Coming Up For Air

Dissonant Voices in Soviet Literature

edited by Patricia Blake, edited by Max Hayward
Pantheon, 308 pp., $5.95

Pages from Tarusa: New Voices in Russian Writing

edited by Andrew Field
Little, Brown, 367 pp., $6.75

The New Writing in Russia

translated with an Introduction by Thomas P. Whitney
University of Michigan, 412 pp., $6.95

Half-way to the Moon: New Writing from Russia

edited by Patricia Blake, edited by Max Hayward
Holt, Rinehart & Winston, 280 pp., $5.95

Soviet Literature in the Sixties

edited by Max Hayward, edited by Edward L. Crowley
Praeger, 221 pp., $4.95

On the 18th of February of this year, a twenty-four-year-old Russian poet, Josif Brodsky, was brought to trial in Leningrad. His work is little known, but by some of the most reliable judges of Russian literature it is considered exceptionally fine. The charge against him was social uselessness; he had no regular employment, was not connected with any institution, was, in short, a parasite:

Judge: Answer why you have not worked.

Brodsky: I have worked. I have written poems.

Judge: We are not interested in that. We are interested in which institution you have been connected with.

And in spite of a petition on his behalf signed by such artists as Anna Akhmatova, Korney Chukovsky, Dmitry Shostakovich, and Samuel Marshak, Brodsky was sentenced to five years at forced labor in Siberia. His case has aroused much interest abroad; a part of the stenographic report of the proceedings against him, from which the above quotation is taken, was published in Die Zeit of Hamburg; and it is now rumored that he has been released. We are sure to hear more about this case, which occurred after all the books here under review had already been published or had gone to press.

The point is that so long as such trials and condemnations can occur, or so long as Khrushchev can recommend, as he did in March of 1962, that a well-known writer—it was Victor Nekrasov in this instance—be expelled from the Party because of his views on the Russian cinema and the architecture of the United States; so long as the popular young poet Evtushenko and the gifted Voznesensky can be forced to apologize for saying what they think and made to promise to mend their ways; so long as editors of important literary journals can be replaced at will by state officials, and some of the best writing in the country, such as Pages from Tarusa, can be withdrawn from the market even after publication; so long as this kind of thing can go on, all is not well with Russian literature. “Innumerable little Stalins,” says Peter Benno in Soviet Literature in the Sixties, “are still sitting in almost every Soviet administration.” And yet, as he himself admits, “a self-aware liberal community now for the first time exists in Soviet society,” or as Patricia Blake puts it in her eloquent Introduction to Half-way to the Moon, “the most important change that has taken place on the Russian literary scene since Stalin is that the poets, the prose writers, and the playwrights—together with their public—have gradually ceased to suffer from the old, fearful sense of isolation.”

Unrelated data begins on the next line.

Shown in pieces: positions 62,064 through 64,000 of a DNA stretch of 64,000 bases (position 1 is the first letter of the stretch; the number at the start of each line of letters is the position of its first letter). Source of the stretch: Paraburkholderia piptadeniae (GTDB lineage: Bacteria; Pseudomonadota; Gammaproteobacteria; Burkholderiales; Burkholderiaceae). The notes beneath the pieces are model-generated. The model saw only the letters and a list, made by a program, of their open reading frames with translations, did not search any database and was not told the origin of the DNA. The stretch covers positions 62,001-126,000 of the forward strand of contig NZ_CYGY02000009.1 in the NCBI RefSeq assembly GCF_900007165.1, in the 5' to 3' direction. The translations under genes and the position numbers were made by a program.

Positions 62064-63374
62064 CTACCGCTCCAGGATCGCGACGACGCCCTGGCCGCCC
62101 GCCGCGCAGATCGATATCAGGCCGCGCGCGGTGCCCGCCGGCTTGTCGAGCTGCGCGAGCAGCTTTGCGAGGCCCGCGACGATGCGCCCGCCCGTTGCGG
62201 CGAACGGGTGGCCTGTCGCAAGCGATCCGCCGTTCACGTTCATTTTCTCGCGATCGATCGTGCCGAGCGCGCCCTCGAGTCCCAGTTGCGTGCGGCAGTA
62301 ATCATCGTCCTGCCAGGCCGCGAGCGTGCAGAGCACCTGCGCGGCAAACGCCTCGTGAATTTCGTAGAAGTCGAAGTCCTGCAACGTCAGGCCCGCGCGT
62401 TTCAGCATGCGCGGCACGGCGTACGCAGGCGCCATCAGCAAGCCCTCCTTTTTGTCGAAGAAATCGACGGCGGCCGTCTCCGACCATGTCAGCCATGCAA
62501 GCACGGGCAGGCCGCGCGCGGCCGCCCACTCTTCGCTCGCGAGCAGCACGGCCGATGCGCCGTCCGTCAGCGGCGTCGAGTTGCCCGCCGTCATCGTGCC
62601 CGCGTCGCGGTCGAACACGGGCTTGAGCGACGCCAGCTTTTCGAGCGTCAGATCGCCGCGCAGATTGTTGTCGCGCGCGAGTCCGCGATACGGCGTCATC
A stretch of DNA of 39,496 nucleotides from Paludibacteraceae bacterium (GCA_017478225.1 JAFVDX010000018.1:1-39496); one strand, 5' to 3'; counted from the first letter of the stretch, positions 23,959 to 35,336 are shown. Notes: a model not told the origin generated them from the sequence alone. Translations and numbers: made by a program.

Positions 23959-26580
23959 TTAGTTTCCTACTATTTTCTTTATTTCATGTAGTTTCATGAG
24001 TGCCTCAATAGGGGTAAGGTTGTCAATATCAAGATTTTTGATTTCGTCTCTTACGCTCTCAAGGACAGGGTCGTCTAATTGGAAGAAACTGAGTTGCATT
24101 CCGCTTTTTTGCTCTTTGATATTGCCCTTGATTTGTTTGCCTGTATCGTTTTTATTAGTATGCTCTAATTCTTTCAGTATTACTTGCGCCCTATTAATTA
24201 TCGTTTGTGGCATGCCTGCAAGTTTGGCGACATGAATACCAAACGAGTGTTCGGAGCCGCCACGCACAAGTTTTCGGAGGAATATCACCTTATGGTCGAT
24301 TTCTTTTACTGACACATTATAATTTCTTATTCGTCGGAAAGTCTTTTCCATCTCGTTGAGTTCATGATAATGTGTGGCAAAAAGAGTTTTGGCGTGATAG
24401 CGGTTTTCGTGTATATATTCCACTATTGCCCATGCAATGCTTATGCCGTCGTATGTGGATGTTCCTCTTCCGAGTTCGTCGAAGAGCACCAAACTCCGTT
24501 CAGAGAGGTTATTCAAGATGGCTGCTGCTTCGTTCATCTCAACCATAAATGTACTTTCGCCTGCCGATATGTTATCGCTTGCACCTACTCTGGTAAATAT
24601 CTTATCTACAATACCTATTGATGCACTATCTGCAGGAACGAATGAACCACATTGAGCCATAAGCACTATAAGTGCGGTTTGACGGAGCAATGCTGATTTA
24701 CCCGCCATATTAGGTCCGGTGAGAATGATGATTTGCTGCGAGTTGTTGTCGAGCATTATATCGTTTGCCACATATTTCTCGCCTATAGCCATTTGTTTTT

Whether this new experience of partnership or concord has brought about, or is likely to produce, a literary Renaissance is a matter of debate. Are the emerging writers, Alexander Solzhenitsyn, Yuri Kazakov, Yuri Nagibin, Vladimir Tendryakov, Vasily Aksyonov, Andrei Voznesensky, Evgeni Evtushenko to be classed among the best, or even the very good, writers of the West or with those of …

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